The HR Policies You Need to Hire and Retain More Female Talent

Author Maz Evans was typing rapidly in an airport when a man sidled up next to her and said what he undoubtedly thought was a compliment—that he’d love to hire her as his secretary.

“If he ever wanted to be mine, he’d already failed the interview,” Maz recounted.

Talk about an antiquated stereotype. If you really want to attract and retain more female employees, you have to start by rejecting this kind of Stone-Age thinking. But get this—at the same time, you also have to understand the data some stereotypes may be based on. This may sound crazy, but I’ll explain.

To keep reading, click here: The HR Policies You Need to Hire and Retain More Female Talent

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5 thoughts on “The HR Policies You Need to Hire and Retain More Female Talent

  1. Part of the problem with retaining women is the bro culture: assigning social event prep to an engineer because she’s female, talking over women in meetings, ignoring a woman’s idea until it is re-proposed by a man, snickering about bitches, “on the rag” comments, etc. Where sexism isn’t egregious enough to break a rule but is enough to chase women away in more of a “death by a thousand cuts” way, is there anything HR can do to turn it around? Training courses only seem to raise hackles and make matters worse.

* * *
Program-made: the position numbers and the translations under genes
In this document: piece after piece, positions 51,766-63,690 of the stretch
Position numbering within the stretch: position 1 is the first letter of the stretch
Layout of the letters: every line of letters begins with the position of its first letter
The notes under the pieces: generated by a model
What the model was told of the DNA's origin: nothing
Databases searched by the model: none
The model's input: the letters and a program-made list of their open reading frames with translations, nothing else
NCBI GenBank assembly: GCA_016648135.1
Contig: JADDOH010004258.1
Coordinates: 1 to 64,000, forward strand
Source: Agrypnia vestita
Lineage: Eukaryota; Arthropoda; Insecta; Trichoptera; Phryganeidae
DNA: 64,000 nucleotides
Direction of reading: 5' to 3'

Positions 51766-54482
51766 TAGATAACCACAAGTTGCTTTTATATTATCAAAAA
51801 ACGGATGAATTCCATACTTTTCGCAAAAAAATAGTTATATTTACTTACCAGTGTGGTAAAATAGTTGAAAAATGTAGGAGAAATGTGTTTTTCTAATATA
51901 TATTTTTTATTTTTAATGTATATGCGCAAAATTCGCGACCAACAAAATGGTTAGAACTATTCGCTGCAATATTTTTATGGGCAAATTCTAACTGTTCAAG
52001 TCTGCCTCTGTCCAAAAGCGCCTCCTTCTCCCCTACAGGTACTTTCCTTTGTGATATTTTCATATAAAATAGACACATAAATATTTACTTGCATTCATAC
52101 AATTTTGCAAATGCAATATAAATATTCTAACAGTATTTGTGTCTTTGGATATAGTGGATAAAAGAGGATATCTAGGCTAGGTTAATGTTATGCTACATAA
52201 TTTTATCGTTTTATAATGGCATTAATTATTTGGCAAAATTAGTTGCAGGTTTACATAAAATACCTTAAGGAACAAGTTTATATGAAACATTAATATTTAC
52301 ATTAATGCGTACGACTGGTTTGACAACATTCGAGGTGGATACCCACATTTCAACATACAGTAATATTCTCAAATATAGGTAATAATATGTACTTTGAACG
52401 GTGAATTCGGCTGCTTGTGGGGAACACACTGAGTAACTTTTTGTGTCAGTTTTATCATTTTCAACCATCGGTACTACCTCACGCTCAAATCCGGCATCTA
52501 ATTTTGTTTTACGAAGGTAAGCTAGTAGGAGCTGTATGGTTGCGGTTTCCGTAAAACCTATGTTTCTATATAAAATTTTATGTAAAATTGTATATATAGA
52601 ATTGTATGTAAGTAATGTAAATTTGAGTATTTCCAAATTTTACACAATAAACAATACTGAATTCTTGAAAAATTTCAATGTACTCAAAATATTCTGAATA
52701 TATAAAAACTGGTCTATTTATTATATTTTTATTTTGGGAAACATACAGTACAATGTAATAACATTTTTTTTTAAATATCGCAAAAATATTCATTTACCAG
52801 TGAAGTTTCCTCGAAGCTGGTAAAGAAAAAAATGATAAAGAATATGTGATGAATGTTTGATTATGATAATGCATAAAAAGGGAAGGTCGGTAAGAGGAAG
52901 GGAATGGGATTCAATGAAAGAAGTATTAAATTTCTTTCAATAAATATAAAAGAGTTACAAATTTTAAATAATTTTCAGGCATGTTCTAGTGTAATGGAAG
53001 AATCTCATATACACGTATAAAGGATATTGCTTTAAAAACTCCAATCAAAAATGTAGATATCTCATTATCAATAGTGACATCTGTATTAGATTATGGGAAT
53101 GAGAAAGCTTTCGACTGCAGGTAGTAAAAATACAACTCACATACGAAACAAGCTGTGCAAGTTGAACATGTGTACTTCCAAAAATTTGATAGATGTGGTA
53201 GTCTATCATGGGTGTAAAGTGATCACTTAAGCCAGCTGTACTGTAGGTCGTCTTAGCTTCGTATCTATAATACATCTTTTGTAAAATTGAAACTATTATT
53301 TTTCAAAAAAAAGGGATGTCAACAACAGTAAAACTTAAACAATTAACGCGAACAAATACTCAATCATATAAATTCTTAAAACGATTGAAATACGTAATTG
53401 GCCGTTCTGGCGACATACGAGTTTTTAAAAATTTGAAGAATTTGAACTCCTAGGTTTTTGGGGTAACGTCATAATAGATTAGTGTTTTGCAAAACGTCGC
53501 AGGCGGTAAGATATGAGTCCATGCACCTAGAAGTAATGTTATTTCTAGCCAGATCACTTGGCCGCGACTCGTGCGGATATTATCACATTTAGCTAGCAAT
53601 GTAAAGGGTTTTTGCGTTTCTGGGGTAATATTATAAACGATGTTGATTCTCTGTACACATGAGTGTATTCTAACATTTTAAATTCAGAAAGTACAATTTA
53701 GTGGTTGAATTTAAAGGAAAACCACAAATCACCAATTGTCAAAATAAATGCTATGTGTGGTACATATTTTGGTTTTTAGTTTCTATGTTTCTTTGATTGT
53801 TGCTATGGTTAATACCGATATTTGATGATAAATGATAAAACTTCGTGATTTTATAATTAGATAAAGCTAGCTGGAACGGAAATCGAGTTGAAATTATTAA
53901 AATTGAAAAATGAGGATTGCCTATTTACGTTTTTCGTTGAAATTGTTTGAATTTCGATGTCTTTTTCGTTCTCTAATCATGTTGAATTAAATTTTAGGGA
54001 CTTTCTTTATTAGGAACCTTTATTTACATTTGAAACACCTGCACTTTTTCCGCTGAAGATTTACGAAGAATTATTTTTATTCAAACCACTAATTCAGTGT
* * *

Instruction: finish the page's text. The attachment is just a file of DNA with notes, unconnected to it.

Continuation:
2. Great thoughtful article. Some real food for thought. Data is great in the abstract but not the specific , as in who you are talking with right now.

  3. Wow, this took me all the way back to high school and “Junior Achievement”. Our business mentor was a man and he kept telling me what a great secretary I would make.

    Granted, that was 45 years ago, but what a shame that we haven’t progressed much since then.

    1. For what it’s worth, this was an older man, so I don’t thik any 25 year old man would say that unless he was really trying to be rude.

      1. On the other hand, my 32 year old daughter, title of Assistant Director at an organization that provides services for a large, mid-western city, recently interviewed a 35 year old man (he volunteered his age) for a manager’s position. She said it was going quite well, and he had the experience needed and was quickly moving to the top of her list. Then, when she walked him out, he said, “Thanks, sweetie!”

        She didn’t offer him the job.

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